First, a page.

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Shakespeare & Beyond

The political insect: Bees as an early modern metaphor for human hierarchy


beehive with inscription 'He who by Bees doth ever thinke to thrive, Must order them, and neatly trim his Hive.beehive with inscription 'He who by Bees doth ever thinke to thrive, Must order them, and neatly trim his Hive.
John Levett. The ordering of bees… 1634. Folger Shakespeare Library.

Throughout this Wild Things series, we have considered how early modern English writers, including Shakespeare, understood their world through animals. This has never been more true than when it comes to the bee. As Joseph Campana writes in “The Bee and the Sovereign? Political Entomology and the Problem of Scale,”

For Renaissance Europe, and England especially, neither the allure of the ape nor the iconic foxes and wolves of Machiavelli, nor the bears and dogs of London’s Bear Garden, nor nearly any other of the many potent figures in the political bestiary had such power to focus the entanglements of human and non-human creatures as the bee. (97)

Bees, and all of the products they produced, were essential to early modern life. Sugar—mostly imported from British colonies where enslaved people made it from sugarcane—was unaffordable for most people. But honey was a widely available sweetener, central to both cooking and brewing. More expensive than honey, beeswax was used for high-quality candles (as opposed to the more common ones made out of tallow), medicinally, and in the professional and domestic decorative arts. Both honey and beeswax could be harvested from wild hives — and beeswax was imported from West Africa, a major producer by the 17th century — but people also kept hives in their yard. Housekeeping manuals from the period stress the importance of beekeeping knowledge for both men and women.

Diagrams showing beehive construction plansDiagrams showing beehive construction plans
John Gedde. A new discovery of an excellent method of bee houses & colonies … 1675. Folger Shakespeare Library.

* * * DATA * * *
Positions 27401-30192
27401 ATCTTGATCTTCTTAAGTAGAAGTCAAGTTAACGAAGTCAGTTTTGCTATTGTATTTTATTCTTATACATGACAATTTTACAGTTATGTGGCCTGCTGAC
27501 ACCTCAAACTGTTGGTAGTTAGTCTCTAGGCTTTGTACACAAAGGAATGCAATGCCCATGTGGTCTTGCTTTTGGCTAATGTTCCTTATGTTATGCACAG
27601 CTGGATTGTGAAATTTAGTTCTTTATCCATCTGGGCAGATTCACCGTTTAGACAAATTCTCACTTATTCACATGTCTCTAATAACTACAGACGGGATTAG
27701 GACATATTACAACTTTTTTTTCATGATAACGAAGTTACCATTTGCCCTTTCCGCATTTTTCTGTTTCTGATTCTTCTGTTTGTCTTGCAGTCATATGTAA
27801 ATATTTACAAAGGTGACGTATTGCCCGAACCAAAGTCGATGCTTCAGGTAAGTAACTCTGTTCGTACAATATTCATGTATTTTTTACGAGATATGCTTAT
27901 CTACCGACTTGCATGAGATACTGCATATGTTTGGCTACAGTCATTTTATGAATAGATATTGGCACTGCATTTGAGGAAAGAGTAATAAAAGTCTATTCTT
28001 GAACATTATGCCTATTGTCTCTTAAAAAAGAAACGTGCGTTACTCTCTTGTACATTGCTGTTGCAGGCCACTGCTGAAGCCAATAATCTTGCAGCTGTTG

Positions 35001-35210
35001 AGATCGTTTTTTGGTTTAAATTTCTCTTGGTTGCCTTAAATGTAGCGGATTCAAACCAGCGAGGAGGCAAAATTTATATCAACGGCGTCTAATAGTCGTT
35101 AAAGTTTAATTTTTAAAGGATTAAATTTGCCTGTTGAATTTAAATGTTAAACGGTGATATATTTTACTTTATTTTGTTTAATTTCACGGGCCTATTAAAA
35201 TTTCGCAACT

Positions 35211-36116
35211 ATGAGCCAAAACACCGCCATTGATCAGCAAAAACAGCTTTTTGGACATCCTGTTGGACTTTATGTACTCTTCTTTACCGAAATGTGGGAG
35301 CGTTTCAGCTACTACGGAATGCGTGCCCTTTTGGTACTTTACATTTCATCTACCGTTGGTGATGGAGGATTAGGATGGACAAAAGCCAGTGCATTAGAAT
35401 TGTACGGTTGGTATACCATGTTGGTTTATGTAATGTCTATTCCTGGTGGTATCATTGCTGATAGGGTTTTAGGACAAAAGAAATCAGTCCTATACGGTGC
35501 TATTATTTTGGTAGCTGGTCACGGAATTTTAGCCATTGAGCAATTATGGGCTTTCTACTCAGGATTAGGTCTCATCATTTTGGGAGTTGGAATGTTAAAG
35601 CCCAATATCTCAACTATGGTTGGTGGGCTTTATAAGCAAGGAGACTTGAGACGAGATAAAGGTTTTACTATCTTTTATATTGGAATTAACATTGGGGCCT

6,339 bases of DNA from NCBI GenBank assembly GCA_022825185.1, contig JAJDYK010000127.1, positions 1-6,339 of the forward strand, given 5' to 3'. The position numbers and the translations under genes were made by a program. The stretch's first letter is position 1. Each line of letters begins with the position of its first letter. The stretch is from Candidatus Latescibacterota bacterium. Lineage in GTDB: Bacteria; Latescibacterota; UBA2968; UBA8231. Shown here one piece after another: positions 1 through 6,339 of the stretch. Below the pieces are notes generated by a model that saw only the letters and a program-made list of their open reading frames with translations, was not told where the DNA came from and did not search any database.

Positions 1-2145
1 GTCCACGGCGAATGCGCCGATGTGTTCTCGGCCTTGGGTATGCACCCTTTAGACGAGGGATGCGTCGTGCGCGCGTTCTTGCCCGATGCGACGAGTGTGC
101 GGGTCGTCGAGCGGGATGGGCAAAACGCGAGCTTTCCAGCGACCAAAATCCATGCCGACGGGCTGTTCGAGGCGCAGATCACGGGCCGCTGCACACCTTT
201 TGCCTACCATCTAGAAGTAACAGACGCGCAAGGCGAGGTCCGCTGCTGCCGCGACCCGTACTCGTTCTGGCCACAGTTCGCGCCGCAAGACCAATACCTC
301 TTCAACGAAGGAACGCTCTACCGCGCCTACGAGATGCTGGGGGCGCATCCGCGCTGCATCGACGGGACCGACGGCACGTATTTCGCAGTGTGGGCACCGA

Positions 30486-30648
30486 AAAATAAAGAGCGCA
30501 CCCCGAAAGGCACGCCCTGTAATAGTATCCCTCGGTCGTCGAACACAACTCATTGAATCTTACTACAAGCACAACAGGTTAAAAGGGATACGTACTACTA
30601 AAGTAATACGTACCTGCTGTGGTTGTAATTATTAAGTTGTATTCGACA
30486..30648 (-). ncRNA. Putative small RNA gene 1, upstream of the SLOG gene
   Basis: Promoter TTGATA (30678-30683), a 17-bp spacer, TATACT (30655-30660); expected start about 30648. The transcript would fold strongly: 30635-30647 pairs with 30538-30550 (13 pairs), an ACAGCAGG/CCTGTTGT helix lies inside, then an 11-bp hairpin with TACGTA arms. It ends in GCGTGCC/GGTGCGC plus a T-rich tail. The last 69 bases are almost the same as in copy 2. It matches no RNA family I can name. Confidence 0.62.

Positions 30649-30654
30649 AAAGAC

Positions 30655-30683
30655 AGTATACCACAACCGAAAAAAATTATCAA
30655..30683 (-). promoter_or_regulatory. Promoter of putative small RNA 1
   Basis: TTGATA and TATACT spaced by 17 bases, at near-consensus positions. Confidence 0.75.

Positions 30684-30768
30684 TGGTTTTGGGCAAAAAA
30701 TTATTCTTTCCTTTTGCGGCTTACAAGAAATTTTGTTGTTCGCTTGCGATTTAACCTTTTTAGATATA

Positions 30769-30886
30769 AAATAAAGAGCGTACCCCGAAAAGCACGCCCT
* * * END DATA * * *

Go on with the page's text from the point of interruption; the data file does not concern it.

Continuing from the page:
Early modern creatives, including Shakespeare, were fascinated with bees as metaphors for human behavior, especially when it came to politics and government. While there are many apian references in Shakespeare’s plays, from the “bee, tolling from every flower” in Henry IV, Part 2 (4.3.226) to the “stinging bees” of Titus Andronicus (5.1.14), his most extended engagement with bees comes in Henry V. In this scene, the Archbishop of Canterbury is trying to convince Henry that he has the right to invade France and that he can do so without risking security at home. To support his argument, he looks to “the honeybees, / Creatures that by a rule in nature teach / The act of order to a peopled kingdom.” Just like England will, he argues, honeybee society can support many different roles and endeavors:

They have a king and officers of sorts,
Where some like magistrates correct at home,
Others like merchants venture trade abroad,
Others like soldiers armèd in their stings
Make boot upon the summer’s velvet buds,
Which pillage they with merry march bring home
To the tent royal of their emperor,
Who, busied in his majesty, surveys
The singing masons building roofs of gold,
The civil citizens kneading up the honey,
The poor mechanic porters crowding in
Their heavy burdens at his narrow gate,
The sad-eyed justice with his surly hum
Delivering o’er to executors pale
The lazy yawning drone. (Henry V 1.2.191-212)